35 Burst results for "Jeremy Corbyn."

Interview with Tuvia Tenenbom

Jonny Gould's Jewish State

08:51 min | 10 months ago

Interview with Tuvia Tenenbom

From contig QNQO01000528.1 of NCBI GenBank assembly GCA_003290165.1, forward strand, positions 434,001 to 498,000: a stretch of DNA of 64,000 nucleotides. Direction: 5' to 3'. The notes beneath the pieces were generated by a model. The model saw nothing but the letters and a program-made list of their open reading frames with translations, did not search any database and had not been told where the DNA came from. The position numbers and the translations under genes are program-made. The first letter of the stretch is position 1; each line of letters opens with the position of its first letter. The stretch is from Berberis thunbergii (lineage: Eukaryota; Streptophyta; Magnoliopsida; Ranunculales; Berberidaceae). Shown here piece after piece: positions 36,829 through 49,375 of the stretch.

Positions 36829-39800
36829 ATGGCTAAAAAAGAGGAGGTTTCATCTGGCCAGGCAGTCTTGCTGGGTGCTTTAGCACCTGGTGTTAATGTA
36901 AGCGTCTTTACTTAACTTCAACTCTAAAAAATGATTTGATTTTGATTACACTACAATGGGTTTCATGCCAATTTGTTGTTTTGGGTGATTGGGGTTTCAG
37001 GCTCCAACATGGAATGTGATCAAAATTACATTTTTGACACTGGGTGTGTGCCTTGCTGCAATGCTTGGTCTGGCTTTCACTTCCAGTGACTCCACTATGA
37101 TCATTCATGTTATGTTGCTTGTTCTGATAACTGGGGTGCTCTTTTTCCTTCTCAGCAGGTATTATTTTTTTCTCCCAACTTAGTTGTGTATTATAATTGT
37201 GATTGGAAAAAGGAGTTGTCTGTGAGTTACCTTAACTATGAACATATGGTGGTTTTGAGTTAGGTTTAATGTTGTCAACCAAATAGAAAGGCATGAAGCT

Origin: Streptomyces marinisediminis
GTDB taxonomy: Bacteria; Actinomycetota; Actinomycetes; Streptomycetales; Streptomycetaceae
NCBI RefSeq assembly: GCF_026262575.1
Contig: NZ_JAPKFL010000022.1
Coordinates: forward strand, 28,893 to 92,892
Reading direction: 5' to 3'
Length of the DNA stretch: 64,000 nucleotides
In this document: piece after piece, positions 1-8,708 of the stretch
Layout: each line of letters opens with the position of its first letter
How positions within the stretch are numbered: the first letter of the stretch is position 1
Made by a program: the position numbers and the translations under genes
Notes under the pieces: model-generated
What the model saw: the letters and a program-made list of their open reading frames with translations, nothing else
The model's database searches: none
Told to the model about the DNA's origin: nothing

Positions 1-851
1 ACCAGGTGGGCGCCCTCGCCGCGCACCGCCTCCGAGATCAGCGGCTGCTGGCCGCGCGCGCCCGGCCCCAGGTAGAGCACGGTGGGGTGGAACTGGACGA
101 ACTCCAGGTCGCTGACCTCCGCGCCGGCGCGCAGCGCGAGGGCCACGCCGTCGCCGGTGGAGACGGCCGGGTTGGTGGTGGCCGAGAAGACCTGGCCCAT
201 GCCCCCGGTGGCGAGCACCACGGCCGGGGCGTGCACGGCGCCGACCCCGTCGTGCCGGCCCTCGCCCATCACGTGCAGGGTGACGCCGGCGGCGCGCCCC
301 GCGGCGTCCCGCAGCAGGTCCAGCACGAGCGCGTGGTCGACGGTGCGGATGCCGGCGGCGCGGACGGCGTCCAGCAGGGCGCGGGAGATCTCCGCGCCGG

"He's my absolute pleasure to welcome back to johnny gould's jewish state to via tenenbaum. Absolute pleasure to be with you again. You know you are a true free speech. Doyenne and for this particular podcast. I think it's the first thing verson ground rules as you can smoke. That's the first thing eight you're wanting to billion and the second thing is you truly opened my eyes to my own. I think tolerance of jew hate when we first met two years ago thinking because before that time you know. I've been conditioned i think in growing up in the uk in school where they're only three jewish kids to tolerate the what they call politely banter works erm you would call anti semitism and it did overstretched itself from time to time and i think that is a sort of shall we say looking for a better word but would have jimmy cued. I think from a lot of british people. And i think that's what you sean likes this book. Which is finally out in english. That's why it's called the tame taming of the ju. it's not just a take on shakespeare. It's the taming of the jewel. I mean giuseppe. Funding indicated biden. Own amazing to me edo deny or tolerate and sometimes joined together. Fox's would there accuse us we'd the hate us. That was shocking. I mean the fell. Shocking was citizen. This admit is imminent burden. I didn't expect it. I went to britain. Because i'm a tinto naomi's love english data. I said okay. My published opportunity mean sister. Go anywhere you want whatever you would like to go is i like to go to britain. I like to go. i like to see did out. I mean zane ought to do it better than anybody else. That's what i remember. And then the was black seed said. Okay i'll see you two belting stone which one stone i didn't expect anti-semitism and i didn't expect such a contaminating such a contagious. Such deepen. they semitism so deeply rooted. You know it on an island katelyn or in england which is the most important of course a bit of the uk but it was a frightening to sit and what is more fighting. Wants to see the basically. I'll kind of collaborating. Sometimes they had to fight jewish lead. Doesn't seem like law. Your people told me this and that your people told me i interviewed. People not told me are available. The life is a horrible thing so this is the common people and it took time. Tim's admitted but one that gate open has had them open and started talking. Honestly say to me you know. How many times have been told delta jew oh you know let us all kinds of dips and it's like amazing much so and little kits in manchester of hasidic. The auto talks kits in manchester and london will have had acts pelted them only storm so whatever it is i mean is a big addictiveness and we talked to jewish leaders saying even when the time used to say anything against wirelessly well owning two positions if to say one wowed against jimmy coleman only now's opt in the position you know as it became hewison you wayne saying that a one is easy allies. That are not going to be selected you know in a volume label for example district. Tina zero willing to say it was piping to see that one of the most disturbing rates. I think of british antisemitism and this might go around the world as well is. There is a sort of dog whistle so that someone can maintain that they're not anti semitic so someone who is an influence on me. Extreme left and concise something assiduously continuously hard left without. Referencing jews but then. His followers commend dog whistle a really serious anti semitic sort of betrayal of what they think themselves. I'm using an example of a very powerful voice. Which is john bishop. Who has who has three and a half million followers. He prostrate himself in front of ken loach on twitter. He said all this great interpreted it was as though he transferred the word. A jeremy corbyn for ken loach. I would kneel before him. And then if i couldn't anymore i prostrate myself in front of him which set off a huge torrent of jew hate and of course he a month ago on holocaust memorial day. Couldn't believe the terrible tragedies and then this is where the problems lie and that's an eye opener i think for british choosier surprising the anti-semites i mean disgust for britain and coastal are the places. You know that they took very nicely. Buddy dead jews in world war cho- you knows such nice people bubble and so bad and let's give some money to memorize them and and an make any fence you know maybe even endows of comments may be whatever it is making events you know in in a beautiful place to memorize their juice by the juice living was you know i mean it's like at all let's let you know what's album changes on the plane and of course the cord is a polish time. The code is is the stinian am am by itself. You know if you kill by the palestinians you know it doesn't mean that you don't like jews you know if you're critical officially doesn't mean that you're antisemites if you are cup only fizzle and if the only people who care about our justice palestinians because you killed by nobody else. Don't get about. Muslims in china while being tortured by million. Your don't care about syria. Don't care about libya you don't care about lebanon. You don't care about you. Don't even know what happens in yemen. Of course you never heralded by the war in chechnya and and distorted opening their head about anything. Only but it's going to stadiums you know is that there's a problem and they interesting thing when when i went into states and talk to the people and i tied to figure out. Why only this issue bottles you know. Other they show from people is back know underneath it. The other side was fight. Independence genius he. So did choose members alleys jews and a hall of people or some people would say something like you know what you will high. I don't know why feedbacks why feel about palestinians and i don't feel about anybody else. I have to think about it not over the palestinians up. You know it's like when. I wanted to start with like anyone to my my wife. Easy as you mentioned and i went to take a towards kamla sound everything and i'm gone to straight on that and i pick up young people young white folks as they call them. You know students. And i say i. My name is ahmed. And i'm from palestine. Would you like to appointing the individual cumberland. I say to say some wards full touma. Addison sister palestines and yet when you see slice cates looked like he must santana even studious and everything or well drafts. And the person free pop stein. And then he apologizes up. Tradit- day. Yes not yet picked up to join the battle. I'm just like you away. Think i'm posting. Think whether you might want to. Nobody looks like from his teens. You don't even have. Some people do not know the distance. When i asked him to stupid question between lemon palestine.